The rise of subscription 💵; How much value VCs really add; When to ❌ poor fit customers...

It’s the spookiest month of the year, and we’re going beyond the spider web decorations by sharing some of the scariest, costliest startup failures in history that will make the hair on the back of your neck stand up. Our favorite part is the “goodbye” messages failed companies sent to their customers—basically the startup version of an obituary.

On the bright side, very few of these businesses were SaaS! 


🌠 When we think of subscription revenue, we think tech, but subscriptions aren’t just limited to software and IoT. Other sectors like manufacturing and business services have entered the chatroom, and play a part in the subscription economy’s 350% growth over the past 7.5 years. That’s 5x faster than both the S&P and US Retail sales over the same period (see Zuora’s graph below). Along with these new players, the biggest contributing factor to the meteoric growth is the introduction of usage based billing, which enables customers to pay only for what they need. Sectors that have adopted the pricing strategy are seeing lower churn rates (like SaaS), while those that haven’t are struggling (like Publishing).

📞 Every VC hopes to be a value-added investor, and provide advice, connections, and services to help their investments thrive. But how much do they really affect a company’s trajectory? Creandum Partner Carl Fritjofsson surveyed 98 VCs and 121 founders to see how each group perceived a VC’s impact on their investments, and found there is a bit of a disagreement—on a scale of 1-10, VCs scored their impact as a 7, while founders scored it as a 5.3. Important areas of impact like contact frequency (see below) were also heavily debated. What both sides could agree on: personal relationships and chemistry are the most important factors in choosing a partnership.

🚀 Part of the problem is that it’s hard to measure a VC’s impact on a company—there’s no time machine to see what the growth and ultimate outcome would have looked like without their involvement. During Ashley Mayer’s 11 years in Silicon Valley, she learned that team members in rapidly growing startups face this difficulty in attribution as well. Facebook COO Sheryl Sandberg famously said, “If you’re offered a seat on a rocket ship, don’t ask what seat! Just get on,” but when employees hop off that ship and onto the next gig, they may wonder if their work had a meaningful influence. You’re best off staying level headed, and not letting the “what if” bother you, or the superstardom go to your head.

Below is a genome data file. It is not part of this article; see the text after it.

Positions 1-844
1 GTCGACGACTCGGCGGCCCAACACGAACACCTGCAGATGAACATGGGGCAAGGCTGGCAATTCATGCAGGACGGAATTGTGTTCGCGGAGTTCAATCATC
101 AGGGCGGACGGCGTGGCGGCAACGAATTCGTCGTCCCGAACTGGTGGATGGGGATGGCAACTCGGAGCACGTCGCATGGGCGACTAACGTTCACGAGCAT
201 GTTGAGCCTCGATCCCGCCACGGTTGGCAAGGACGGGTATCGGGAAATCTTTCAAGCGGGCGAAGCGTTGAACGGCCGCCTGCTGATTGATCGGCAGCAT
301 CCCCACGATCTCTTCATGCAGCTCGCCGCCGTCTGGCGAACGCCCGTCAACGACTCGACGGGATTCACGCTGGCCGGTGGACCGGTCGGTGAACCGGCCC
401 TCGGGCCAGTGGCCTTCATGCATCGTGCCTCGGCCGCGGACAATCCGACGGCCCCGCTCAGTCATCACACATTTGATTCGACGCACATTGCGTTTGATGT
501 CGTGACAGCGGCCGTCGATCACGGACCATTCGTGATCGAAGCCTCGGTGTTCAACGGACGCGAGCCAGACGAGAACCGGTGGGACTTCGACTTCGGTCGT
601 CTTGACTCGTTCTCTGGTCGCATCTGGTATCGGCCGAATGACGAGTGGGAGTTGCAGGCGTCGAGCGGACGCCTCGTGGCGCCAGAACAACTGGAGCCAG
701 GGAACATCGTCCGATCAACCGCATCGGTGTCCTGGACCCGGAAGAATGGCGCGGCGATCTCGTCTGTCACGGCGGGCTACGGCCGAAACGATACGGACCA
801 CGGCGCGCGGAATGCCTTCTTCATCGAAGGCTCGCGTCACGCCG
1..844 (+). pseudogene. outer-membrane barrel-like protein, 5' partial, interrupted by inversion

🎅Some frustrating customers feel like they just aren’t worth the hassle. A popular strategy has been to let these clients go, and free up resources to expend on better fits. Now it seems companies are trying to retain all customers, even if they are a thorn in the company’s side. This trend has some people worrying that the pendulum has swung too far the other way. To make the tough decision whether to drop a customer, companies can map out customers based on profitability, strategic importance, and churn risk. Those who are slow to pay and abuse your support team’s time should also be put on the naughty list. If you are going to cut ties, make sure to do a face to face call, or something with more personal touch to avoid negative word of mouth.

🍬 Conducting bad customer research increases the likelihood of adding poor fit customers, and there is one commonly used approach you should avoid: the Piñata approach. This is when product researchers quietly ignore their insights in favor of gut feelings, and blindly swing at what they hope will work. Yes, sometimes they’ll luckily hit the right strategy and grab some metaphorical candy, but for the most part, this is a fruitless effort. Companies really should be taking more of a Sherlock Holmes approach, with great curiosity that takes signals from the macro, meso, and micro level into account.


Nir Eyal’s Hooked, takes a look at the psychological side of product experience, and how to create product forming habits. His model is a 4 step process (see below) that relies on the dopamine surge a user experiences when receiving a reward, and can literally be addicting.  Not every product has the potential to create a Facebook type of user dependency, but even marginally increasing the habit-forming nature of your product can improve LTV, pricing flexibility, and growth through network effects.

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